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Developmental dysplasia of the hip (DDH), also known as hip dysplasia or congenital hip dislocation (CHD), is a developmental condition where a child is born with an unstable hip. It is an abnormal formation of the hip joint that occurs in the early stages of foetal development.
Hip dysplasia refers to insufficient coverage of the acetabulum (socket) over the femoral head (ball). This is a spectrum of disease:
Most people with hip dysplasia are born with the condition.
Signs and symptoms vary by age group.
In infants and children, you may notice:
Newborns are routinely screened for hip dysplasia. Hence, the condition is usually picked up by the neonatologist, and the newborn is referred for treatment thereafter.
In adults, hip dysplasia symptoms typically include anterior groin and lateral hip pain, painful clicks or a painful limp. This can be due to a hip labral tear, cartilage damage or osteoarthritis arising from hip dysplasia.
There may also be no symptoms of congenital hip dysplasia, which is why your child’s doctor will routinely test for the condition.
Other symptoms to look out for include:
Right before birth, the womb can become so crowded that it can cause the ball of a baby's hip joint to move out of its proper position. As newborn's hip joint is made up of soft cartilage which hardens into bone after birth, if the ball of the bone does not fit well together with the hip socket, the socket will not form fully around the ball. This results in a shallower socket and an unstable hip.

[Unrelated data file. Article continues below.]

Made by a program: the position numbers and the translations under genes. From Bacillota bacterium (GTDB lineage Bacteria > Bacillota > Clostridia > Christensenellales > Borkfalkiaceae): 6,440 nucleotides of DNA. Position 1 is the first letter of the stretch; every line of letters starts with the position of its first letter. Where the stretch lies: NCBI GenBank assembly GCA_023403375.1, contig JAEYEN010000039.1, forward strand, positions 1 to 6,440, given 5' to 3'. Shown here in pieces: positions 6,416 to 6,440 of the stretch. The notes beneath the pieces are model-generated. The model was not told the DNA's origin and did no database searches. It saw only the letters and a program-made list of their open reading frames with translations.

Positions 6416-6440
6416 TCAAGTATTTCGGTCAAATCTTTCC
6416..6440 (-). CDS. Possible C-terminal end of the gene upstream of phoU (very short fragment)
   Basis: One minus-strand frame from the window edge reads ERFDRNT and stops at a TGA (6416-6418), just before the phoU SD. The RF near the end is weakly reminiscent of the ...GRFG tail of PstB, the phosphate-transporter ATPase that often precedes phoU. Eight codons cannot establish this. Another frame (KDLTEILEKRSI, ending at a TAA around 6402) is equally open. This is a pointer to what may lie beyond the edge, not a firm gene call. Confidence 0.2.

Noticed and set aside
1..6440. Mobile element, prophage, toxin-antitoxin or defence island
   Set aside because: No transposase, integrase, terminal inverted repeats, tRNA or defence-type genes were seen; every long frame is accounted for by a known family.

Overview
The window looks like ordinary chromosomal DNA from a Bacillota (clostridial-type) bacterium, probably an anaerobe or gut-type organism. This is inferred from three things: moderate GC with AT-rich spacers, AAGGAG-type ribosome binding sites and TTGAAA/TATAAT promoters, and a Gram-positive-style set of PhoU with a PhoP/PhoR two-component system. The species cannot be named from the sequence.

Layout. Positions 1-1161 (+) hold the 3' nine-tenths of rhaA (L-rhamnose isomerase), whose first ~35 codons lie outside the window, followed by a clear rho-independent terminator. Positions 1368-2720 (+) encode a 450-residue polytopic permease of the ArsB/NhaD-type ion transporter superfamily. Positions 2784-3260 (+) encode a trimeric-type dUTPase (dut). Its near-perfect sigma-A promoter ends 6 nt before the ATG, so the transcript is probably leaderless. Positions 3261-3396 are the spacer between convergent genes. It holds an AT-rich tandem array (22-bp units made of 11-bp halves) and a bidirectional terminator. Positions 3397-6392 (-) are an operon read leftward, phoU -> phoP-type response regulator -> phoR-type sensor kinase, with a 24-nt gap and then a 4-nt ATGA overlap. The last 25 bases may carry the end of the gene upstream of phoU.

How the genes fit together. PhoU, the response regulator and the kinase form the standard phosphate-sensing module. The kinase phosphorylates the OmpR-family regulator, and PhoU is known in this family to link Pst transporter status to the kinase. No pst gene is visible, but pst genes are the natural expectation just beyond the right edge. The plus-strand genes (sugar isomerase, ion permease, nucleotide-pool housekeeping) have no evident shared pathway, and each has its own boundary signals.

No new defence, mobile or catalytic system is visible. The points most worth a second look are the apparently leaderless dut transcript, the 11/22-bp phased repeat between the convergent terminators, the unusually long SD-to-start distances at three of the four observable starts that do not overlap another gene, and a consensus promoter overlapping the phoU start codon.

Factors that may affect the amount of space in the womb include:
Contributing factors include:
In a condition known as hip labral tear, hip dysplasia can result in damage to the soft cartilage (labrum) of the hip socket later in life.
Over time, higher contact pressures over the socket surface wear away the smooth cartilage that helps the bones glide over each other. As a result, osteoarthritis is more likely to develop in the joint.
Hip dysplasia cannot be prevented, which is why it is important to bring your child to regular check-ups so your doctor can identify and treat the condition as soon as possible.
You may want to verify that your doctor has examined your newborn for signs of hip dislocation before you leave the hospital following delivery.
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